Experimental/theoretical electrostatic properties of a styrylquinoline-type HIV-1 integrase inhibitor and its progenitors.

The journal of physical chemistry. B

PubMedID: 16471566

Firley D, Courcot B, Gillet JM, Fraisse B, Zouhiri F, Desmaƫle D, D'Angelo J, Ghermani NE. Experimental/theoretical electrostatic properties of a styrylquinoline-type HIV-1 integrase inhibitor and its progenitors. J Phys Chem B. 2006;110(1):537-47.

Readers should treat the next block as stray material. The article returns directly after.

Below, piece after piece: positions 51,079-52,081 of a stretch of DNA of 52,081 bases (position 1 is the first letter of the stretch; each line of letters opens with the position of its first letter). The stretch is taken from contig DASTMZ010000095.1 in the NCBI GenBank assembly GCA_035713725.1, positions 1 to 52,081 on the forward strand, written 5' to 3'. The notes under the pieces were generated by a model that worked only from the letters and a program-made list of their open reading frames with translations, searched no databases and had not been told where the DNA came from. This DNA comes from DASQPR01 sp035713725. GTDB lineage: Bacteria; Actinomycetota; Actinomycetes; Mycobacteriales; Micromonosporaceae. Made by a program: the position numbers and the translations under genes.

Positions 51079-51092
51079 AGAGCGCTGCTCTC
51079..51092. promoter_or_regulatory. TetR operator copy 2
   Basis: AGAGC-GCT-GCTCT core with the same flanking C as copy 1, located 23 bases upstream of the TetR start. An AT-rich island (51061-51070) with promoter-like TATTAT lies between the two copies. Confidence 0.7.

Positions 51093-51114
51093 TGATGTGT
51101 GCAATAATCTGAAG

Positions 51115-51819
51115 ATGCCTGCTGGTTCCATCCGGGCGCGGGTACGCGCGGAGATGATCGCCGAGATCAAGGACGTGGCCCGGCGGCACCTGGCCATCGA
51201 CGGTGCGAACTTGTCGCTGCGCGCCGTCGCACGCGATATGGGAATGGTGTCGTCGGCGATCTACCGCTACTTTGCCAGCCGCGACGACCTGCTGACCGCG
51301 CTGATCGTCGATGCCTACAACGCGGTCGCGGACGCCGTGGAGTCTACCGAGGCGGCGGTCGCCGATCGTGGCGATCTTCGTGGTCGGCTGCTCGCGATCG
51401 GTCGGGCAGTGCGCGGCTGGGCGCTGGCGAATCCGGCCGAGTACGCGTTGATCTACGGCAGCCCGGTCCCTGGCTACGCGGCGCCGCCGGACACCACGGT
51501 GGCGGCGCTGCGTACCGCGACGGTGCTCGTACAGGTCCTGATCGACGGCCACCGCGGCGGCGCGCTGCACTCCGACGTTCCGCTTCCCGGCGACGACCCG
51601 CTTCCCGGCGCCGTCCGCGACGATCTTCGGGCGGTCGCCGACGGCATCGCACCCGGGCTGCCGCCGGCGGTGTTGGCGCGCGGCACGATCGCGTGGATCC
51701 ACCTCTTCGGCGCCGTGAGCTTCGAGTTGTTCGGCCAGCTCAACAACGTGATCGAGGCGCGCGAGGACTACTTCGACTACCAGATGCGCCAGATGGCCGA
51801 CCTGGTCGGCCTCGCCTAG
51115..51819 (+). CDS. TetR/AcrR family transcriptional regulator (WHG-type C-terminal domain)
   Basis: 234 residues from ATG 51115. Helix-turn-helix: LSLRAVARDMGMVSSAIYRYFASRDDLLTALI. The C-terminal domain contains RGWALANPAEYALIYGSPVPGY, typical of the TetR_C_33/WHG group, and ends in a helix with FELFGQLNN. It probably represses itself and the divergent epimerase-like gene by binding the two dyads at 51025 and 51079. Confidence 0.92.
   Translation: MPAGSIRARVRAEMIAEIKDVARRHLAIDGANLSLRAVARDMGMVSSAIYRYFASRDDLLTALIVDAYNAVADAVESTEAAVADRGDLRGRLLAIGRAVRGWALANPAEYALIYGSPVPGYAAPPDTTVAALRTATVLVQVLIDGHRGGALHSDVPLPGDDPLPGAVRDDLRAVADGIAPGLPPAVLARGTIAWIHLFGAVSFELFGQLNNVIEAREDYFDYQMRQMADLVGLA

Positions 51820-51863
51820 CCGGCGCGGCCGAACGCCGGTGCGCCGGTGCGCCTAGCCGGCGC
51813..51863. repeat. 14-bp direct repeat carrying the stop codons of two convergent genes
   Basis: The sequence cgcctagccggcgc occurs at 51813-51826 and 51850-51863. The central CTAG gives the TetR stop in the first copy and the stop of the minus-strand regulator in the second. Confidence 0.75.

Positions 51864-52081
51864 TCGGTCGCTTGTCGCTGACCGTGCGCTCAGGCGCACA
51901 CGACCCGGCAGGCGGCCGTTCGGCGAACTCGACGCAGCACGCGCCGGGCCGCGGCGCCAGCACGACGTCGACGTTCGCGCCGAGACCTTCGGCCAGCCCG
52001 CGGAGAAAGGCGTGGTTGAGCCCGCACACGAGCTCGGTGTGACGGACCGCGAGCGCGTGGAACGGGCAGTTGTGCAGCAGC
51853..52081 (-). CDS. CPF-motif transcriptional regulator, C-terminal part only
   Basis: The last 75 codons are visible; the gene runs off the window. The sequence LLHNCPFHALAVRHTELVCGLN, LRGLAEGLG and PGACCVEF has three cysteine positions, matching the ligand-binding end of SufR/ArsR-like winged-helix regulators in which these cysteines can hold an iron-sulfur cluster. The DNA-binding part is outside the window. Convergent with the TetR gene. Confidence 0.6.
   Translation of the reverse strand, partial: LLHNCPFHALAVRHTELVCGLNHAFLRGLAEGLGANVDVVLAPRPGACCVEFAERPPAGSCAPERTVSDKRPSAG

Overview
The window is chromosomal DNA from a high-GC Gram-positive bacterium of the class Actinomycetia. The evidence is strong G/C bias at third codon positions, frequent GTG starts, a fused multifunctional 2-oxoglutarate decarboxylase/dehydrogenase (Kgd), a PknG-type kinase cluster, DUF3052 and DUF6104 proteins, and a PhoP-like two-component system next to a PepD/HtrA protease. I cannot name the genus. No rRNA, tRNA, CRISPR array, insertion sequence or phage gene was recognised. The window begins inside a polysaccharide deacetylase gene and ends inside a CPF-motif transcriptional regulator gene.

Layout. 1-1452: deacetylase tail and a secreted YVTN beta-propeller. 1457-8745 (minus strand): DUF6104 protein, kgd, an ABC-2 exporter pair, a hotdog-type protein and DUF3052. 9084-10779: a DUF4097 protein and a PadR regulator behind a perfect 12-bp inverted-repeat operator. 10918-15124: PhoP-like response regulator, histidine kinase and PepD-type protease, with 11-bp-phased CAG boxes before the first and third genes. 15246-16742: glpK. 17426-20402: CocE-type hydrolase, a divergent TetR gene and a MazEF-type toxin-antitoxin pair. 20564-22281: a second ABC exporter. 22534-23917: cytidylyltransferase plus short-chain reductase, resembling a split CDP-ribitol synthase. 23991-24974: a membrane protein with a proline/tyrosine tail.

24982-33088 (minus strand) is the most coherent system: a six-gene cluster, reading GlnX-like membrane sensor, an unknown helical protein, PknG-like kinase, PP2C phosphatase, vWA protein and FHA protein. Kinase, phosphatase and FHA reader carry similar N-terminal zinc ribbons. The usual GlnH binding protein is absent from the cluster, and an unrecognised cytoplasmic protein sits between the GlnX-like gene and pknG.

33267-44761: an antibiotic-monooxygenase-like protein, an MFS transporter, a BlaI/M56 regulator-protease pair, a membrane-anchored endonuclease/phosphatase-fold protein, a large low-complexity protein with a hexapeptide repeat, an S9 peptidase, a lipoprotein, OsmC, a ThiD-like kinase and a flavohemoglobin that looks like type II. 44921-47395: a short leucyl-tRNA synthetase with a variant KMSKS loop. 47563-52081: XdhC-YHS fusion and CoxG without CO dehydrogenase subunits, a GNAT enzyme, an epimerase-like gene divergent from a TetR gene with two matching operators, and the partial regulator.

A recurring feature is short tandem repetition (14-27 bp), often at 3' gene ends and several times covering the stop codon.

We have established that polyhydroxylated styrylquinolines are potent inhibitors of HIV-1 integrase (IN). Among them, we have identified (E)-8-hydroxy-2-[2-(4,5-dihydroxy-3-methoxyphenyl)-ethenyl]-7-quinolinecarboxylic acid (1) as a promising lead. Previous molecular dynamics simulations and docking procedures have shown that the inhibitory activity involves one or two metal cations (Mg2+), which are present in the vicinity of the active center of the enzyme. However, such methods are generally based on a force-field approach and still remain not as reliable as ab initio calculations with extended basis sets on the whole system. To go further in this area, the aim of the present study was to evaluate the predictive ability of the electron density and electrostatic properties in the structure-activity relationships of this class of HIV-1 antiviral drugs. The electron properties of the two chemical progenitors of 1 were derived from both high-resolution X-ray diffraction experiments and ab initio calculations. The twinning phenomenon and solvent disorder were observed during the crystal structure determination of 1. Molecule 1 exhibits a planar s-trans conformation, and a zwitterionic form in the crystalline state is obtained. This geometry was used for ab initio calculations, which were performed to characterize the electronic properties of 1. The electron densities, electrostatic potentials, and atomic charges of 1 and its progenitors are here compared and analyzed. The experimental and theoretical deformation density bond peaks are very comparable for the two progenitors. However, the experimental electrostatic potential is strongly affected by the crystal field and cannot straightforwardly be used as a predictive index. The weak difference in the theoretical electron densities between 1 and its progenitors reveals that each component of 1 conserves its intrinsic properties, an assumption reinforced by a 13C NMR study. This is also shown through an excellent correlation of the atomic charges for the common fragments. The electrostatic potential minima in zwitterionic and nonzwitterionic forms of 1 are discussed in relation with the localization of possible metal chelation sites.